New doubts over benefit of shields for mobiles

Click to follow
Indy Lifestyle Online

Shields to cut mobile phone radiation can work but some of the devices whose benefits are often described in quasi-scientific language do not, experts say.

Shields to cut mobile phone radiation can work but some of the devices whose benefits are often described in quasi-scientific language do not, experts say.

Research by a team of independent scientists for the Government concluded that while many of the shielding devices on sale can reduce the amount of radiation that reaches the head, they can also reduce the effectiveness of the phone by blocking its signal, and make it use up its battery.

But the researchers were dismissive of the small button-like devices which are sold as clip-on products and often contain fluids or materials that are claimed to "attract" or absorb the majority of potentially harmful radiation. Tests on three of the varieties on the market found that "none of the devices are very effective in reducing" the radiation that reaches the head, also known as the "specific absorption rate" (SAR).

The report found that hands-free kits "greatly reduced" SAR to the head – but it warned: "The phone should not be placed in contact with other parts of the body. A shielded case would be equally applicable for a phone clipped to a belt, for example, and could still be used with a hands-free kit, in which case, both head and body SAR would be reduced."

Mobile phones work by encoding conversations into radio-frequency waves in the microwave band. They try to connect to any base station for their network that is in range; if none is found or the signal is weak, the phone will increase its power output to try to establish the link.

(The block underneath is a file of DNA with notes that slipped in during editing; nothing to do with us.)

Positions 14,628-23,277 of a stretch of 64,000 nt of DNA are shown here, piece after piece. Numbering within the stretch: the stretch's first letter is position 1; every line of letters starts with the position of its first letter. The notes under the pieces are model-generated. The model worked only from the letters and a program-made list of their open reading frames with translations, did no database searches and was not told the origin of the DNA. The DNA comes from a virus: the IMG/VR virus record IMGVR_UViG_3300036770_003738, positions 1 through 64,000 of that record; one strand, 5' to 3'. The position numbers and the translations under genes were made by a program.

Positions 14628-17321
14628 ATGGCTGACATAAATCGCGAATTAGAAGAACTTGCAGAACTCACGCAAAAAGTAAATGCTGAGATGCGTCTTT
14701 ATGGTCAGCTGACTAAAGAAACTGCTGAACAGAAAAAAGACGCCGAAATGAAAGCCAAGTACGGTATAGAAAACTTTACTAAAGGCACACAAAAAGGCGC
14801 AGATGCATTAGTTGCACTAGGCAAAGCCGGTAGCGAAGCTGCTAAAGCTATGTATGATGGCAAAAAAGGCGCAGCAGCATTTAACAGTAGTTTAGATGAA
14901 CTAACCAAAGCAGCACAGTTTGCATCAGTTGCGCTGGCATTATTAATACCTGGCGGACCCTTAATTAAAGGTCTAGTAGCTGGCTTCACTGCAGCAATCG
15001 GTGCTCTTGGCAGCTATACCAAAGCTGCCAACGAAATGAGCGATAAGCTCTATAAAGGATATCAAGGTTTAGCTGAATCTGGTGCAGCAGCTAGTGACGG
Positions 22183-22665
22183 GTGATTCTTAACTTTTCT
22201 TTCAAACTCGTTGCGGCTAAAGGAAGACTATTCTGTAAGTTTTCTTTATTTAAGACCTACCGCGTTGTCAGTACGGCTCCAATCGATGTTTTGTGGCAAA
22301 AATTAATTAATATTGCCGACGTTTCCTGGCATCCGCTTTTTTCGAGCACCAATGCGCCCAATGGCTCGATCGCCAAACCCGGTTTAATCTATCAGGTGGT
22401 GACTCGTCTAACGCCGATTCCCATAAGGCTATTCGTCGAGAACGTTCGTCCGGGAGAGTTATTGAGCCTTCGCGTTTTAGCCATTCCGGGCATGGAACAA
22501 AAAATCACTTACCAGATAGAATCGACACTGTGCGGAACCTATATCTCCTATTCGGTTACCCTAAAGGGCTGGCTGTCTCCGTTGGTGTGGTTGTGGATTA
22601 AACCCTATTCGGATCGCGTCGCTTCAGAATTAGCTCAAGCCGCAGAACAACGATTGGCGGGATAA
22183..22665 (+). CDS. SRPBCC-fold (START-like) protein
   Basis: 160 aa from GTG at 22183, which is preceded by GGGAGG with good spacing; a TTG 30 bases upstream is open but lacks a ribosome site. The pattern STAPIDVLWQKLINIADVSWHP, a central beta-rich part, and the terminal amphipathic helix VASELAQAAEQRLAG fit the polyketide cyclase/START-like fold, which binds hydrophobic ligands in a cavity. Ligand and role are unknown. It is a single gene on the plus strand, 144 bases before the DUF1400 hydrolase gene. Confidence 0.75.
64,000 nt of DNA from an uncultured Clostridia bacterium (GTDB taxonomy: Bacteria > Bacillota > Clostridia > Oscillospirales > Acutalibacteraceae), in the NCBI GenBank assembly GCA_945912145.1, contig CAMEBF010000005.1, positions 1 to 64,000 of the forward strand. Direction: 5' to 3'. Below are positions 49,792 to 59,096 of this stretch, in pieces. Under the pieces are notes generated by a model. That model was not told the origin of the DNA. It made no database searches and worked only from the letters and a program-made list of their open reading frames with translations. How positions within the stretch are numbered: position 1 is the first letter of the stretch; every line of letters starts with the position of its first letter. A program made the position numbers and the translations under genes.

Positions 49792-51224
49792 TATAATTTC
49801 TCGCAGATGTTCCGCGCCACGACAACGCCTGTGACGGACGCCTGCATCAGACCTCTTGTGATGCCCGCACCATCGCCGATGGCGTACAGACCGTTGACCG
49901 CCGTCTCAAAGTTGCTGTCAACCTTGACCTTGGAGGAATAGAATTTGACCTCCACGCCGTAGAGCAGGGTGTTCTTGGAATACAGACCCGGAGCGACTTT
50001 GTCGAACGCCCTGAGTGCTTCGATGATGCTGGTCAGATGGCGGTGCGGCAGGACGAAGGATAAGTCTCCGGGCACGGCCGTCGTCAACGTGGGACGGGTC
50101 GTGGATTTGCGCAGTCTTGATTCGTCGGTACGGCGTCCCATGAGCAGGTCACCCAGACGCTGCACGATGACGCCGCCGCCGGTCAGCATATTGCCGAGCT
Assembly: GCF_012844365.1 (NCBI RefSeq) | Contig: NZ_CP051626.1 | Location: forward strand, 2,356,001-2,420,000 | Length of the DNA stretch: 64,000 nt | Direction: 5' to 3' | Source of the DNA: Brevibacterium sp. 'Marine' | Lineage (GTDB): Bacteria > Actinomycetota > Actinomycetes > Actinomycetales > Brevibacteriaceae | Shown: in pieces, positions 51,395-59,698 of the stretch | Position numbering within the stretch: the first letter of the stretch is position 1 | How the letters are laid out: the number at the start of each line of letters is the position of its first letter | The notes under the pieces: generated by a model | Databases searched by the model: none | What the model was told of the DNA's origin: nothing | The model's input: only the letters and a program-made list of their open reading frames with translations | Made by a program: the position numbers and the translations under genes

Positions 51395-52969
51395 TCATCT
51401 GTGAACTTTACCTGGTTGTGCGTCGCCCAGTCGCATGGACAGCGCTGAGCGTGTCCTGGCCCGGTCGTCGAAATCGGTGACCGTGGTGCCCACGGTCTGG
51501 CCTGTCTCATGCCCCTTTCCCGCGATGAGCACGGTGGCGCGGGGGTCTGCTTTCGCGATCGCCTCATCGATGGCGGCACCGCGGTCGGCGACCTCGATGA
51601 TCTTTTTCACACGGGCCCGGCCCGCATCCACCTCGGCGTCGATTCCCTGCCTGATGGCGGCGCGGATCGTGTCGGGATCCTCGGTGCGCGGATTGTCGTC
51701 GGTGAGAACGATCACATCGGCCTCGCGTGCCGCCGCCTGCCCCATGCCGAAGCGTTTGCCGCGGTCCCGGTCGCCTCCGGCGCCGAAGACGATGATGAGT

That has thrown up questions on whether the microwave radiation could have some biological effect, including causing tumours. In the US a number of lawsuits has been filed making such claims. None has yet been concluded.

The latest report was commissioned in May 2000 by the Independent Expert Group on Mobile Phones, chaired by Sir William Stewart.

Current figures suggest that nearly 75 per cent of the adult population in Britain owns a mobile, and more than half of the entire population. That has led to a number of health scares, although no adverse effects have been proved through long-term use of a mobile phone.

A number of studies have shown some warming effects in the head from the microwave radiation emitted from the phone – but no adverse effects have been established. Studies have not shown any increase in the incidence of tumours.

But Sir William recommended that children should not use mobiles extensively, and earlier this year oversaw a raft of new research into phones and their effects.

The newly published work investigated the radiation received in a dummy head when a mobile phone was held near it with and without various shielding devices. The ideal would be that the device would cut the radiation received in the dummy head without affecting its usefulness. But that is not possible, the report noted: "Generally, the SAR reduction is due to the device limiting the useful, radiated power from the phone, which has the disadvantage of reducing the performance of the phone in weak signal areas or inside buildings," it said.

Shielding the phone could also make it try to connect with its base station by upping its power output and that could make the battery run out more quickly.

Comments